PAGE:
The ILOSLRB however did make reference to the “plan” by claiming: “Plan 2014 did not cause or exacerbate the devastating floods and associated damages that occurred in 2017.”

So, what is Plan 2014?                                                                                                                                                          When the IJC (International Joint Commission) submitted “Plan 2014” to the Canadian and US governments in June 2014 it stated: “The International Joint Commission, after 14 years of scientific study and public engagement, advances Plan 2014 as the preferred option for regulating Lake Ontario-St. Lawrence River water levels and flows. Scientific studies reveal that the Commission’s 1956 Orders of Approval and regulation of the flows through the power project following Plan 1958D with deviations, have harmed ecosystem health primarily by substantially degrading 26,000 hectares (64,000 acres) of shoreline wetlands. After exhaustive consideration of alternative plans, the Commission concludes that Plan 2014 offers the best opportunity to reverse some of the harm while balancing upstream and downstream uses and minimizing possible increased damage to shoreline protection structures.”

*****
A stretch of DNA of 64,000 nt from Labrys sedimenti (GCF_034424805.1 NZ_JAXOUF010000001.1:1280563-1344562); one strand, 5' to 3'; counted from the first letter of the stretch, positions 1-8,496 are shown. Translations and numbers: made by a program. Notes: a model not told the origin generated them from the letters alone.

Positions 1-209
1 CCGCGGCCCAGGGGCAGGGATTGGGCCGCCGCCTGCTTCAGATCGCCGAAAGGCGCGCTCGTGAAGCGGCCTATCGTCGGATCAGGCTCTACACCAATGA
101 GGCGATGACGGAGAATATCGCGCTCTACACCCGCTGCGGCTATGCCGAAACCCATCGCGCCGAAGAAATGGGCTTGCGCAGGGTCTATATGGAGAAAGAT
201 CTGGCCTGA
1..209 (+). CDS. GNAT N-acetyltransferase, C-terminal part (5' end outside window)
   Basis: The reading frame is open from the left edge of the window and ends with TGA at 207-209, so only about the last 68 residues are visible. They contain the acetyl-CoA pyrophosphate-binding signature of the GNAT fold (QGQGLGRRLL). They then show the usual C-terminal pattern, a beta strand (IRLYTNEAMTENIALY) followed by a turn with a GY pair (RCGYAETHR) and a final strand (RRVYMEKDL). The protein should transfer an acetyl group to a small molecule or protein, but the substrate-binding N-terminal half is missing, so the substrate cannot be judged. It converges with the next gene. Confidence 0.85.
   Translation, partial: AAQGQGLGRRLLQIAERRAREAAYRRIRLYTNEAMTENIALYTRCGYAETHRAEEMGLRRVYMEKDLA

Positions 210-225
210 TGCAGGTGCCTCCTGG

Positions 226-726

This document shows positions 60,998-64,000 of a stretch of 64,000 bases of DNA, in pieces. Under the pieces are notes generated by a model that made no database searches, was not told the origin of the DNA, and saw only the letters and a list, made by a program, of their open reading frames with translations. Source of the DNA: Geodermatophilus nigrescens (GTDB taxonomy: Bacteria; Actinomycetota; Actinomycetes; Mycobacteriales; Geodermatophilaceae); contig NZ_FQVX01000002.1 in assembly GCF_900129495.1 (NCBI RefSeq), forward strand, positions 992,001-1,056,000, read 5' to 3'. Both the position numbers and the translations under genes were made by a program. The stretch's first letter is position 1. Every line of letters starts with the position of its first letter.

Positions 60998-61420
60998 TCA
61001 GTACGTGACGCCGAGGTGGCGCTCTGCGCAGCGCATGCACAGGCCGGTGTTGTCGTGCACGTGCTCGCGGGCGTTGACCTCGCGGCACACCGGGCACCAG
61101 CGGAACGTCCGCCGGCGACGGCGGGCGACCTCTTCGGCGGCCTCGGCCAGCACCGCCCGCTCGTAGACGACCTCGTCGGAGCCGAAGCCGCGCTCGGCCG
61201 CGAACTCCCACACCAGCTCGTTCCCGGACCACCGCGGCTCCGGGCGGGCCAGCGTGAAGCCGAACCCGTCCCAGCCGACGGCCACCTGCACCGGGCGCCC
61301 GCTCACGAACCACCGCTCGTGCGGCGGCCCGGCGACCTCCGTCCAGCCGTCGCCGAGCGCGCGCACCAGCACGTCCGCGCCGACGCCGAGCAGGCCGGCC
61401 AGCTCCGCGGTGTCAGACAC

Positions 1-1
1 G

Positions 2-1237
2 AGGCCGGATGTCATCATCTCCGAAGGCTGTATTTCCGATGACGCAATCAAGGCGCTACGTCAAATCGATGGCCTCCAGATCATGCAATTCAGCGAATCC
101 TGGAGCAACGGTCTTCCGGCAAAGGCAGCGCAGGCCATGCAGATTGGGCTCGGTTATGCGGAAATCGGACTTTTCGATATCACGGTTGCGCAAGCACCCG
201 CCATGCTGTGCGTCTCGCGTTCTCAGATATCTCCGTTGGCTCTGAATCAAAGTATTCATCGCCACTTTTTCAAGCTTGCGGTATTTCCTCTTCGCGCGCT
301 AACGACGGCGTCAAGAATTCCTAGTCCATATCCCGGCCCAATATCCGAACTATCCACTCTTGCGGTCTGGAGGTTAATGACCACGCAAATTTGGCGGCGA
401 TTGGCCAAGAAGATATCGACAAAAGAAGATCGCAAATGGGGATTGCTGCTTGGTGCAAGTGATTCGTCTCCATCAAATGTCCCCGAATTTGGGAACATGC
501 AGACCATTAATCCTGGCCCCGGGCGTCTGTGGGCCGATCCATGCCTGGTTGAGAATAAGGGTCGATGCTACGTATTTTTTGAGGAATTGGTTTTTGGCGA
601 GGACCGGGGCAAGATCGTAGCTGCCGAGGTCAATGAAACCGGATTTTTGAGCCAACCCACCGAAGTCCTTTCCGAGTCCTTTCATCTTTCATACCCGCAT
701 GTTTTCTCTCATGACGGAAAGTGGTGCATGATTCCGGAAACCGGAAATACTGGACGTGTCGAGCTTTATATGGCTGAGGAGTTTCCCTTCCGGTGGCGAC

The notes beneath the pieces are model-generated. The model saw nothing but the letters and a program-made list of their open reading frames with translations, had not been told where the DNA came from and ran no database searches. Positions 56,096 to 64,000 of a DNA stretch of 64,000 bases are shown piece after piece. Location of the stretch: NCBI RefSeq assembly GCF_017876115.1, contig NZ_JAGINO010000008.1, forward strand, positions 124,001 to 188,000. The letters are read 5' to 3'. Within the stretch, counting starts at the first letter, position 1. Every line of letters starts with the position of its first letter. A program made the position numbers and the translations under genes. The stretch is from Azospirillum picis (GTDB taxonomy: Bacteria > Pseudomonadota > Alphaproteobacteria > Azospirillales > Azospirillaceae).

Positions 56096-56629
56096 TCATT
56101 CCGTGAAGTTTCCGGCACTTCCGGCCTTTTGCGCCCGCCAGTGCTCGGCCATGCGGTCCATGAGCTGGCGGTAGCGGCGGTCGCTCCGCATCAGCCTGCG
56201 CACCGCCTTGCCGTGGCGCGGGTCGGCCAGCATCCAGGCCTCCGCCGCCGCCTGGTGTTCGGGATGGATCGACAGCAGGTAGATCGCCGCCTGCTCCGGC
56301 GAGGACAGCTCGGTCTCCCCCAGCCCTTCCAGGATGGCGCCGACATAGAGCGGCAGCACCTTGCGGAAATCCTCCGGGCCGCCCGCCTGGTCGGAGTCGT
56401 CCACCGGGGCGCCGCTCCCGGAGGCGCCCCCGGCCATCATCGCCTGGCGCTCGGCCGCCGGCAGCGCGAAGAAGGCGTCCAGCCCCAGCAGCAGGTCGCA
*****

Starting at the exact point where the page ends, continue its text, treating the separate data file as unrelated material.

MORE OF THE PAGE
Plan 2014 was blessed by US President Obama and Canadian Prime Minister Trudeau December 5, 2016 and the IJC announced they would move on the “Plan” on December 8, 2016!

Needless to say, the rhetoric started flowing soon after the announcement as both the U.S. and Canadian IJC officials issued statements. This from the US Section Chair, Lana Pollack: “Plan 2014 is a modern plan for managing water levels and flows that will restore the health and diversity of coastal wetlands, perform better under changing climate conditions and continue to protect against extreme high and low water levels”.